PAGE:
Nish Weiseth


The resilience of the Bolivian mother.

The women of Bolivia are brave. Strong.


I had a feeling this might be the case upon arrival. The land is dry, arid and at a high elevation. It's rugged, and not much grows in the soil here beyond potatoes, onions, carrots and a few peppers in the warmer areas of the country. It's not a nutrient-rich area of the country, which contributes to the deep-seeded problems of malnutrition in children.

On our first day in the field here in Bolivia, we visited and Area Development Program (ADP) called Tiraque. This particular World Vision community has been around for 13 years.

During our time out, a group of us visited a Nutritional Recovery Program, where women in the Tiraque community come with their youngest children (babies up to five years old) to learn about procuring proper nutrition for their families. While the women learn different cooking techniques and information regarding food & its nutritional value, the small children attend a pre-school, taught by Victoria. Victoria is 20 years old, attending high school herself, taking care of her own daughter, and teaching these children three days a week. She is a remarkably gifted and inspirational teacher. And let's get honest: any woman who can command a room of over 20 three-year-olds deserves high praise and affirmation.

In the dry dirt and grass outside of the classroom, we sat in a circle with the women and they were eager to tell us their stories, to tell us what their lives looked like during the long motherhood days.

Some walk to make sure their younger kids get to school. They walk again to this community World Vision center to learn about nutrition while their little ones learn how to read and write in a (fully sponsor-funded) preschool.

We asked them how long it took them to walk from their respective homes to this center. Some said 30 minutes, others said an hour, some said almost two hours. Another woman, wearing a white sweater, piped up and said if she didn't have to get the kids to walk with her, it would take her fifteen minutes.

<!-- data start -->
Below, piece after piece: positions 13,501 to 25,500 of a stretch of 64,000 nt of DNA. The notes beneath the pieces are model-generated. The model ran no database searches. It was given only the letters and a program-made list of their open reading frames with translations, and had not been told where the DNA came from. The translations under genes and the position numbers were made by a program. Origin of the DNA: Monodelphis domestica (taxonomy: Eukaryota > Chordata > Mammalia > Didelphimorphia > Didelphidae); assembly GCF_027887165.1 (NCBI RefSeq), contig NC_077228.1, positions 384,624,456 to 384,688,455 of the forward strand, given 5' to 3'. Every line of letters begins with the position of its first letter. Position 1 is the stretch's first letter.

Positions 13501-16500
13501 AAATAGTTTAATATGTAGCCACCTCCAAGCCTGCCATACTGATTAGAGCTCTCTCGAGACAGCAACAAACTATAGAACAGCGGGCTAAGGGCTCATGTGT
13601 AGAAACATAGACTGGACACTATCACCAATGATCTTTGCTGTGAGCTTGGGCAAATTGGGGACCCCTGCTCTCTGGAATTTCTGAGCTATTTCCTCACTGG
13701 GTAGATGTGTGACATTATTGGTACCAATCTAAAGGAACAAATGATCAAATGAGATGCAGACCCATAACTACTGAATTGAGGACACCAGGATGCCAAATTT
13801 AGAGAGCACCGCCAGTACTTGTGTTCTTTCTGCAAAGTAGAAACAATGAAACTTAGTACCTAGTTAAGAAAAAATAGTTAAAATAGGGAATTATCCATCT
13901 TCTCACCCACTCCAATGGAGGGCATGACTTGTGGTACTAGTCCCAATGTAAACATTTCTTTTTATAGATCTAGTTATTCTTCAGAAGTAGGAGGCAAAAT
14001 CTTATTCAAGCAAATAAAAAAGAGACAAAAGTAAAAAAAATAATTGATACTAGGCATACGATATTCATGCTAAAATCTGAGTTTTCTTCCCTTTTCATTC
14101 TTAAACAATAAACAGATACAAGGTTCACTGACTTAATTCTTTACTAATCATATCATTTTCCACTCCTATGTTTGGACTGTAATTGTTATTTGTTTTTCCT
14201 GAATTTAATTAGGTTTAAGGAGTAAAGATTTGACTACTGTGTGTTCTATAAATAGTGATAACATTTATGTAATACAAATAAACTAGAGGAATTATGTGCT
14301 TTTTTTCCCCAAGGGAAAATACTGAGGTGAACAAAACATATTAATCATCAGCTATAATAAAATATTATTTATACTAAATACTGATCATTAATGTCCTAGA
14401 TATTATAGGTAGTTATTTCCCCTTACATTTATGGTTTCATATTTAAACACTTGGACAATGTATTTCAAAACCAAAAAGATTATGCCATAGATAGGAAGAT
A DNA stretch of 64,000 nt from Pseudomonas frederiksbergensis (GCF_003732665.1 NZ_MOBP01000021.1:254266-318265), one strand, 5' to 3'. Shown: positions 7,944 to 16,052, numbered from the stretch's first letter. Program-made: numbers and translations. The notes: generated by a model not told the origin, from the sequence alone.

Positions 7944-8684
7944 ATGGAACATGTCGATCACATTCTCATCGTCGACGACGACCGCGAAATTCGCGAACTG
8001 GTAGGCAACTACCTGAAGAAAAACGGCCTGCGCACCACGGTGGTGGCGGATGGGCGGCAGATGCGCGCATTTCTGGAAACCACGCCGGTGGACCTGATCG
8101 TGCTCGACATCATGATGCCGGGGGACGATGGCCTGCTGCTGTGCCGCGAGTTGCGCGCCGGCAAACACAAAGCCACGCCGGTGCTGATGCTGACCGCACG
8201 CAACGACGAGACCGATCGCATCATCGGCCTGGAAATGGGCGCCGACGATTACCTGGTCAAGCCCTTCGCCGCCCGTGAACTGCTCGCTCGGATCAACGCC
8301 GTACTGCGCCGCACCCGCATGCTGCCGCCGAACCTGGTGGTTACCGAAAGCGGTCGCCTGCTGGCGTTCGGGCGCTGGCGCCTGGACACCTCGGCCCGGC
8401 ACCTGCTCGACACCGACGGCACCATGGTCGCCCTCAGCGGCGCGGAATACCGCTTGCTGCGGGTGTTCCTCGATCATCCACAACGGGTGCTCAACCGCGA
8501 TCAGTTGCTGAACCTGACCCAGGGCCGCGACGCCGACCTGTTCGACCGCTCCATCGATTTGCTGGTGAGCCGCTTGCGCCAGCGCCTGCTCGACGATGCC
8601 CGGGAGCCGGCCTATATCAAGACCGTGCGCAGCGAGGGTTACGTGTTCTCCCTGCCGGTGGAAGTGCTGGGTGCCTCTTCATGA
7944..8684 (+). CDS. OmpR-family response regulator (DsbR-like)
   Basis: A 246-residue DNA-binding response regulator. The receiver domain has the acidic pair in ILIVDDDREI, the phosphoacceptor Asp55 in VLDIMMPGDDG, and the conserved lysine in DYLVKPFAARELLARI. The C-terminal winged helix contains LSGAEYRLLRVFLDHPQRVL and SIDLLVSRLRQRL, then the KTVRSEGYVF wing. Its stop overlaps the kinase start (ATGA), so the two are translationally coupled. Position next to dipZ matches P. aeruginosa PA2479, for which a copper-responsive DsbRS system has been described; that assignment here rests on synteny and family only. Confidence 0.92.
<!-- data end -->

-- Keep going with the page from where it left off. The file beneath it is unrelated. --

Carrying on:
We all laughed - Bolivian and American, we all understood the universal language of parenting.

Everything takes longer with the kids in tow.

These women are so strong. They withstand the absence of their husbands, who often leave their wives and children indefinitely in search for work with more pay. Sometimes, their husbands move as far as Europe and the only signs of life are rare checks that come in the mail, if they arrive at all.

Many of these women survive physical abuse at the hands of their husbands.

They live on an income of $450 dollars a year.

Despite the conditions in which they have found themselves, these women are resilient and their hearts never stop beating the strong language of love for their children. And the help and support that they have found together, along with the preschool, has been made possible by World Vision's child sponsorships.

The most wildly beautiful and redeeming thing about World Vision is that the entire community benefits. All of these women have their children registered in the WV program; some have been sponsored, some have not. But it doesn't matter. Once they are registered, their children are not turned away and they are never denied the basic help and assistance that they need, regardless of a lack of sponsorship. And once their children are registered in the local ADP, the parents are able to benefit from programs like this nutritional recovery center and preschool. It's a holistic & sustainable vision.

But it all starts with the children.

Everything revolves around the basic needs of the children.

And the presence of World Vision and this center has provided these mothers with something beyond practical skills and knowledge: A close community of other mothers who understand the daily struggles and victories of motherhood.

Child sponsorships and the meaningful partnerships with the local municipalities ensure that these programs become available and long-lasting for generations of children and mothers. They cannot continue without your help and support.

Please know that if you sponsor a child, you're not only ensuring that the child receives a proper education, healthcare, nutritious food and clean water to drink, you're helping to ensure that their mothers know how to keep them healthy, and that their younger brothers and sisters are prepared for entering grade school.

Child sponsorship helps the whole child through helping the whole family, and it transforms whole communities in a sustainable and empowering way.

Will you consider sponsoring a Bolivian child today?

Sponsor in Bolivia

All photos © Amy Conner for World Vision